Later David fled to Nob. There Ahimelech the priest questioned David as to why he appeared alone. David fallaciously replied to the priest that Saul had commissioned him to carry out an urgent task and that he was to rendezvous with his men at an appointed place (1Sa 21:1-2). David requested provisions and a weapon from Ahimelech. He was given some of the consecrated bread (107) and the sword he had taken from Goliath.

David’s flight to Nob was costly. Along with eighty-four other priests, Ahimelech was executed at Saul’s command. Saul’s paranoid purge included the slaughter of the men, women, children and cattle of Nob (1Sa 22:6-19+). (108) David acknowledged to Abiathar, the only son of Ahimelech to survive the massacre at Nob, that he was morally responsible for the slaughter (1Sa 22:22).

How was it possible for David, in the words of Psalm 34, to “seek and pursue peace” (Ps 34:14) with a sword? When David went out to do battle with Goliath he said that he did not require a sword for the Lord was on his side:

“This day the Lord will deliver you up into my hands, and I will strike you down and remove your head from you. And I will give the dead bodies of the army of the Philistines this day to the birds of the sky and the wild beasts of the earth, that all the earth may know that there is a God in Israel, and that all this assembly may know that the Lord does not deliver by sword or by spear; for the battle is the Lord’s and He will give you into our hands” (1 Sam. 17:46-47+).

God was not only able to deliver David from Goliath without a sword, but He could also protect David from the treachery of Saul without David resorting to the use of Goliath’s sword. In 1 Samuel 19 we are told that David fled to Samuel at Ramah, after which the two of them went to stay in Naioth (1Sa 19:18+). Saul heard that David was at Naioth and dispatched forces to arrest him. On three occasions Saul’s arresting forces were confronted by Samuel and a company of prophets; they were overcome by the Spirit of God so that they prophesied. Those men who were under the control of the Holy Spirit could not lay a hand on God’s anointed. Finally, Saul personally led his forces, only to prophesy himself (1Sa 19:23-24). Without a sword or a spear, God was able to spare David’s life. Why, then, did David feel it urgent that he arm himself with a weapon?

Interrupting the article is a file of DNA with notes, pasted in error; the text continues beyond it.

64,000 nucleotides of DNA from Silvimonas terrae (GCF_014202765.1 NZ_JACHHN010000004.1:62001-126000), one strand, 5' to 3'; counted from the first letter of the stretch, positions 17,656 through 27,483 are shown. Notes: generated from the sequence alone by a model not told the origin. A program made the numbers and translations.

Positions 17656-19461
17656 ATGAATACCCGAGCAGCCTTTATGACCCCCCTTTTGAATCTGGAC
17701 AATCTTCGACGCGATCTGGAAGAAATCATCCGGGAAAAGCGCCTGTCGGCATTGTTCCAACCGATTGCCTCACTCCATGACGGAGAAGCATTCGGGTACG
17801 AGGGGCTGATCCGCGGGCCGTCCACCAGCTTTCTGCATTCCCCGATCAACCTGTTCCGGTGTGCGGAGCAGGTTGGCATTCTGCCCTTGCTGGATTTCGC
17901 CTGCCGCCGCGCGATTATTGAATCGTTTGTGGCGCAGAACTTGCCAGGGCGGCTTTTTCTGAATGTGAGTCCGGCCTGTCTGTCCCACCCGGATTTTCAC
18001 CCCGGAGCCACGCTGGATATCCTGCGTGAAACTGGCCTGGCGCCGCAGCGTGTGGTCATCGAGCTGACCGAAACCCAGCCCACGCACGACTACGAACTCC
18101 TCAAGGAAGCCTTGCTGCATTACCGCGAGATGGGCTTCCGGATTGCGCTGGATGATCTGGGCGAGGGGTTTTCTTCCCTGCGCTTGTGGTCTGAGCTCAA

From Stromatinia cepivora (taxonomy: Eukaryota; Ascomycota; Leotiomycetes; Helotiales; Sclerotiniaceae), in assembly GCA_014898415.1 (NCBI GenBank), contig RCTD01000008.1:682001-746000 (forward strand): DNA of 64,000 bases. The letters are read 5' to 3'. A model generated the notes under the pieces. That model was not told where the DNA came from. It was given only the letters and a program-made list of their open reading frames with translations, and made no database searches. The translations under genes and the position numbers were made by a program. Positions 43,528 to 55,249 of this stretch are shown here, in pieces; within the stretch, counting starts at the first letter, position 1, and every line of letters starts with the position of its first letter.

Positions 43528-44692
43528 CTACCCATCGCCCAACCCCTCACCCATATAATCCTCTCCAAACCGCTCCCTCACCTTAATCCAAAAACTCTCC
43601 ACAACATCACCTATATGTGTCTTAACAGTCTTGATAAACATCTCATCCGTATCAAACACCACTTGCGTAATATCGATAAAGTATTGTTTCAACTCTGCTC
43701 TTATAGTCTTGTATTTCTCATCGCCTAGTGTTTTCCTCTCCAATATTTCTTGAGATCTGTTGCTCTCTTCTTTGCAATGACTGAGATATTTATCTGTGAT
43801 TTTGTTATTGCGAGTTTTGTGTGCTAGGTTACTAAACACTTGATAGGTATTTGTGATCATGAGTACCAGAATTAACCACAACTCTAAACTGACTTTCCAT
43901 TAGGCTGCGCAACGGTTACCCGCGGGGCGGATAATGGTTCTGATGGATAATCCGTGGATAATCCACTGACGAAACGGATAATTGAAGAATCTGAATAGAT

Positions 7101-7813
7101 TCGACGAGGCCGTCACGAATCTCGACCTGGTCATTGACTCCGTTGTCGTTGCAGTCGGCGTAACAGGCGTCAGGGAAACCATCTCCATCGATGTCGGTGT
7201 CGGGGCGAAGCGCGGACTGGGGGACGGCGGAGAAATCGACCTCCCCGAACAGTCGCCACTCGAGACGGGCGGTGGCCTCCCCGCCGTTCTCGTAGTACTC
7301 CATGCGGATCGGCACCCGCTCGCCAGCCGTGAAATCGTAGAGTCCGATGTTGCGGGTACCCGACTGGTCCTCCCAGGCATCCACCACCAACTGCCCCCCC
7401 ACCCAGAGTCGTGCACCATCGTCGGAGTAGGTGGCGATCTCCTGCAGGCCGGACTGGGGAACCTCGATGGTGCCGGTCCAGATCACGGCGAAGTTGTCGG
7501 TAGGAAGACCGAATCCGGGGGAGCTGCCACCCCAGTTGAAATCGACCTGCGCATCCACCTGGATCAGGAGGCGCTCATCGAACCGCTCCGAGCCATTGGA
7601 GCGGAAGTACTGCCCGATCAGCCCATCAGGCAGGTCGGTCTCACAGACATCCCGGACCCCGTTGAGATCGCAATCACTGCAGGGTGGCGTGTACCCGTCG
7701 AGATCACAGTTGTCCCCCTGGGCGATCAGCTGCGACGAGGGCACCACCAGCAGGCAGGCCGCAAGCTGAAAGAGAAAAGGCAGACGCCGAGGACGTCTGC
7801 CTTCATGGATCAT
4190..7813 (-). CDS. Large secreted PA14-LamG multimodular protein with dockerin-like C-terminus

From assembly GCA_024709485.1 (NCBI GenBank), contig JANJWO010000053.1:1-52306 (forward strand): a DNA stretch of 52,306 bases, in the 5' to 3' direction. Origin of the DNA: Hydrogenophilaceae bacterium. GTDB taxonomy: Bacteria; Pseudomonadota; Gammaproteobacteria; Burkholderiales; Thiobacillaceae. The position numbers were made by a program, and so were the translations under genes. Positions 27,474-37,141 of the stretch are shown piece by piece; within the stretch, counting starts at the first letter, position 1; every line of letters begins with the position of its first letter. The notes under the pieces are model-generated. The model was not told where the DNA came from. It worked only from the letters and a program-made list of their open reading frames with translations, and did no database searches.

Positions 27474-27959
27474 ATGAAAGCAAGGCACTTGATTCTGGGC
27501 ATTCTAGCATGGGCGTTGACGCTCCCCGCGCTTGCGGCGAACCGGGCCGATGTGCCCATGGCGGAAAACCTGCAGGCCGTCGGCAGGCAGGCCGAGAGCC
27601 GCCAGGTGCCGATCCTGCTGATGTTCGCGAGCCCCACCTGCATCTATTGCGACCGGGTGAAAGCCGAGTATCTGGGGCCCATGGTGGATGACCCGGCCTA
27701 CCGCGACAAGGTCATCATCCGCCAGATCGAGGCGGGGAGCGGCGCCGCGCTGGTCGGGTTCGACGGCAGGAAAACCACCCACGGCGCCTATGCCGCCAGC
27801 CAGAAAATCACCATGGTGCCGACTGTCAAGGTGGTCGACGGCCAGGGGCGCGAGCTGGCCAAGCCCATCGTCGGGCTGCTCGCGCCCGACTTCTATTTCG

In 1 Samuel 25 we find David and his men living in the wilderness of Paran (1Sa 25:1+). There David gave Nabal’s shepherds protection without requiring payment. He therefore requested from Nabal a token of his appreciation (1Sa 25:5-8). Nabal foolishly denied this request, refusing to acknowledge that David was the coming king of Israel, as his wife Abigail testified (1Sa 25:30). David impetuously set out to attack Nabal, intending to kill him and every male heir. Only by the wise and godly intervention of Abigail was David turned from his act of vengeance (1Sa 25:9-35). (109) Surely David was not “seeking peace” in the way he instructed others to do in Psalm 34.